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For more than 20 years, botulinum toxin injections such as Botox have been used cosmetically for treating lines and wrinkles in adult patients. This includes moderate to severe glabellar lines associated with procerus or corrugator muscle activity, forehead lines related to frontalis muscle activity, and lateral canthal lines (otherwise known as crow's feet). Apart from Botox, many doctors are opting for other botulinum toxin brands, such as Xeomin and Dysport (which are similar but not interchangeable).
Clinically, botulinum toxin injections are prescribed for the treatment of spasticity related to or spinal injuries cerebral palsy, overactive bladder, blepharospasm secondary to dystonia, urinary incontinence (dur to detrusor overactivity related to neurologic diseases e.g. multiple sclerosis) and cervical dystonia. Additionally, they are effective in treating of hyperhidrosis (excessive sweating), including craniofacial hyperhidrosis (excessive sweating of the face and the scalp and head), palmoplanter hyperhidrosis (excessive sweating of the palms of the hands and soles of the feet) and axillary hyperhidrosis (excessive sweating in the armpits).
Botulinum toxin is also prescribed off label to treat conditions such as acne, TMJ, and vaginismus. Recently, researchers have been studying the use of botulinum toxin for numerous potential clinical and aesthetic indications, including hypersecretion of glands, dyssynergic or excessive muscle contraction and conditions related to pain. The findings from preliminary studies are promising and have gained attention from the scientific community.
On a cellular level, botulinum toxin A is able to inhibit the release of acetylcholine (ACh) from the presynaptic nerve terminals at the neuromuscular junctions. This subsequently prevents the muscles from contracting. At the same time, botulinum toxin chemically denervates the parasympathetic postganglionic cholinergic fibers. This makes it effective in the treatment of hypersalivation and hyperhidrosis. Plus, botulinum toxin has shown promising results in treating medical conditions such as anal fissures, bruxism, and myokymia.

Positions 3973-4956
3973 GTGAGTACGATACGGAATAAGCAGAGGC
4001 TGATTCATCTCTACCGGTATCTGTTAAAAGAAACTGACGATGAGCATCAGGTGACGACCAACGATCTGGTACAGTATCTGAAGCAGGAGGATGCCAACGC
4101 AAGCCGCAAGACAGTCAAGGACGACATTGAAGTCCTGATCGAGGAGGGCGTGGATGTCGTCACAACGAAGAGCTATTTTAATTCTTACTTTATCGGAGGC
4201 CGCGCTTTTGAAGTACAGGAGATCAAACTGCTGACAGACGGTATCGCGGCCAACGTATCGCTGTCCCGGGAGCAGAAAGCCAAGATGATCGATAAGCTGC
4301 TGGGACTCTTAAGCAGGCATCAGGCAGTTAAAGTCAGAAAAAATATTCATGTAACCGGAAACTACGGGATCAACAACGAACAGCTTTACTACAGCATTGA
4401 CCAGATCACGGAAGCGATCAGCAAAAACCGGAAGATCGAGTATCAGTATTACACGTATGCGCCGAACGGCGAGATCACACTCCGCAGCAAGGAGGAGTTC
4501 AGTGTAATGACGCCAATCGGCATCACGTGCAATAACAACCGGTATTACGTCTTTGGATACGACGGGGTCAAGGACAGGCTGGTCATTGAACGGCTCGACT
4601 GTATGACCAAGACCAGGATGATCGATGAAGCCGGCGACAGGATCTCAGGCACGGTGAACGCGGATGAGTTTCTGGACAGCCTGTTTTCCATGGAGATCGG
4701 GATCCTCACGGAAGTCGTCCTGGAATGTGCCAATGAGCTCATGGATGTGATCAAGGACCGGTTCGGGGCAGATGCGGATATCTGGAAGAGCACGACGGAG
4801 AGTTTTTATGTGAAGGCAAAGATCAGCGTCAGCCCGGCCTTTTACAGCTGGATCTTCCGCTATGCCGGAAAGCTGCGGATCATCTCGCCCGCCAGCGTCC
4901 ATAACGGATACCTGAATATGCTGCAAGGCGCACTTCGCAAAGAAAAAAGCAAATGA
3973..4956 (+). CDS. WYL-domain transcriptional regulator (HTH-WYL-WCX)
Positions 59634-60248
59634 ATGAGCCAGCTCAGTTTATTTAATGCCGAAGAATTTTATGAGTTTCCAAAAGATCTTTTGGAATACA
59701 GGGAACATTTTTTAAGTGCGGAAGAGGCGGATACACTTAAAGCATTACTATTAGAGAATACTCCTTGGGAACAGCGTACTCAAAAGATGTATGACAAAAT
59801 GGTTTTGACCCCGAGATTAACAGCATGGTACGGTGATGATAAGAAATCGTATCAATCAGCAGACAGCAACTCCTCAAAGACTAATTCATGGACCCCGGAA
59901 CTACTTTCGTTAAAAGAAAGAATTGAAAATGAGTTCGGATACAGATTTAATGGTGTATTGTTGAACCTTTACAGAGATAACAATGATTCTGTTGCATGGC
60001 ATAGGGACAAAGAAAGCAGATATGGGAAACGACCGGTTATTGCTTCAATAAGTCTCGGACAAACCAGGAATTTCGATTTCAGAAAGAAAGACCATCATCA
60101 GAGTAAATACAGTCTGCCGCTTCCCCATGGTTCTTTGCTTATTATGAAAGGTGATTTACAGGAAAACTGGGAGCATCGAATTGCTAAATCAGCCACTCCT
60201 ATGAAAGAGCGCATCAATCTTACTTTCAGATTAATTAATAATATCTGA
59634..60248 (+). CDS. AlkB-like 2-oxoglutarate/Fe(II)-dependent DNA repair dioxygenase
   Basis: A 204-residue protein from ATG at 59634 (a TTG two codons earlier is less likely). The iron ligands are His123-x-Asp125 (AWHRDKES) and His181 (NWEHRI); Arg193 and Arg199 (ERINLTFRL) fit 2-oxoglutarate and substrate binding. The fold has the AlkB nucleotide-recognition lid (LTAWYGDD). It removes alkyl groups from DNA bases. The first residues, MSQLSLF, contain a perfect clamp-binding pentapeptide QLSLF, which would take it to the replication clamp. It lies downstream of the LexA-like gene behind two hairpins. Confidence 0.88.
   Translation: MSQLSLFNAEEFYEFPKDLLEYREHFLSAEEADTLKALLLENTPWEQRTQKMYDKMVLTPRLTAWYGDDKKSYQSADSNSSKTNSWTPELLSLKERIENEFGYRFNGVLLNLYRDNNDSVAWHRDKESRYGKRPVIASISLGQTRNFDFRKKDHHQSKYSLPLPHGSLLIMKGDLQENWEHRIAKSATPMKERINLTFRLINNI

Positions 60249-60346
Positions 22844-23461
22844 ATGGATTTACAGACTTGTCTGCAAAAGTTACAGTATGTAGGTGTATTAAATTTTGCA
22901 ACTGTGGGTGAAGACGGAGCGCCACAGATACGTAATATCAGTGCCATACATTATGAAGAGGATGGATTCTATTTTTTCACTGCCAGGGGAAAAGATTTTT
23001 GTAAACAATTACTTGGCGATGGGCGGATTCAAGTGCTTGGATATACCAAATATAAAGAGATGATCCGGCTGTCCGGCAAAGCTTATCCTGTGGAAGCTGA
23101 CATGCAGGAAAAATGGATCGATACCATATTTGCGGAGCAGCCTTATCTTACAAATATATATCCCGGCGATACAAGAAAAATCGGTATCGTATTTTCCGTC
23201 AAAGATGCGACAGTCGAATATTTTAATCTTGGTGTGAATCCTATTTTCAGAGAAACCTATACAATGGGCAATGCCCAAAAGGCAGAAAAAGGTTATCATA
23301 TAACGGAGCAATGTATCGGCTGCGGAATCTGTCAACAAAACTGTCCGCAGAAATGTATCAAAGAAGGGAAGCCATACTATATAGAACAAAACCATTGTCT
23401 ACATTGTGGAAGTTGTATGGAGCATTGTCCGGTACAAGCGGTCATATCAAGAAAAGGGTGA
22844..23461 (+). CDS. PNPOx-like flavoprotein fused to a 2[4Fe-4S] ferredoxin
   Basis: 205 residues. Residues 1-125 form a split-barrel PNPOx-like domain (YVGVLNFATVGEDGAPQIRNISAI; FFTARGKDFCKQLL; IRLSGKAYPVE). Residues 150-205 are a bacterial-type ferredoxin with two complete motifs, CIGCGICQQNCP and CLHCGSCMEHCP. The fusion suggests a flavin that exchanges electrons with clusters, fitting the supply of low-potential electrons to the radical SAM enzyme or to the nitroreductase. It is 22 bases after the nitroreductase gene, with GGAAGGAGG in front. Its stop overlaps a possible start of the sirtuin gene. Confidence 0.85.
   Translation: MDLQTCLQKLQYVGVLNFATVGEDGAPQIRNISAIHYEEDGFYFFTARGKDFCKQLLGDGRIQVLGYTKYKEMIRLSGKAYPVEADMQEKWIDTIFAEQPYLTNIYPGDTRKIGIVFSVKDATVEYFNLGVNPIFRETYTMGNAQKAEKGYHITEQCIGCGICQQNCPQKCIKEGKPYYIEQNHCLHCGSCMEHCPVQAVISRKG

At first, it was thought that muscle hyperactivity contributed to the pain relief. However, animal studies have suggested otherwise, indicating the presence of a direct analgesic action. A number of clinical trials have shown positive results for the management of pain-related conditions with botulinum toxin, although further investigation is needed.
Pain relief is a secondary outcome of botulinum toxin. This suggests that botulinum toxin solutions like Botox may directly affect the pain mechanism. The pain-relieving mechanism appears to be independent of the neuromuscular actions, which are currently utilized for a wide range of aesthetic and clinical uses. The discovery of the pain-relieving properties of botulinum toxin has led to new emerging indications, including the treatment for chronic lower back pain, neuropathic pain, myofascial pain and headaches. Based on current evidence, botulinum toxin seems to interrupt the spasm-pain cycle and selectively weaken painful muscles. The analgesic effect of botulinum toxin was discovered after significant pain reduction was observed in cervical dystonia treatment.
Botox is often used off-label to treat various conditions. Doctors world-wide have used this toxin, and other toxin brands such as Dysport, to treat pain-related conditions experienced by patients. When considering whether botulinum toxin injections might be right for you, always speak to a medical professional. A licensed injector will look at your medical history and discuss possible treatment options that fit within your expectations and budget.
Disclaimer: These articles, and any views and opinions expressed, are not endorsed by Raskel Medical. The articles are strictly for informational purposes and should not be considered medical advice. Raskel Medical does not check or edit the content of these articles for medical accuracy. Contact your medical practitioner for any medical advice needed.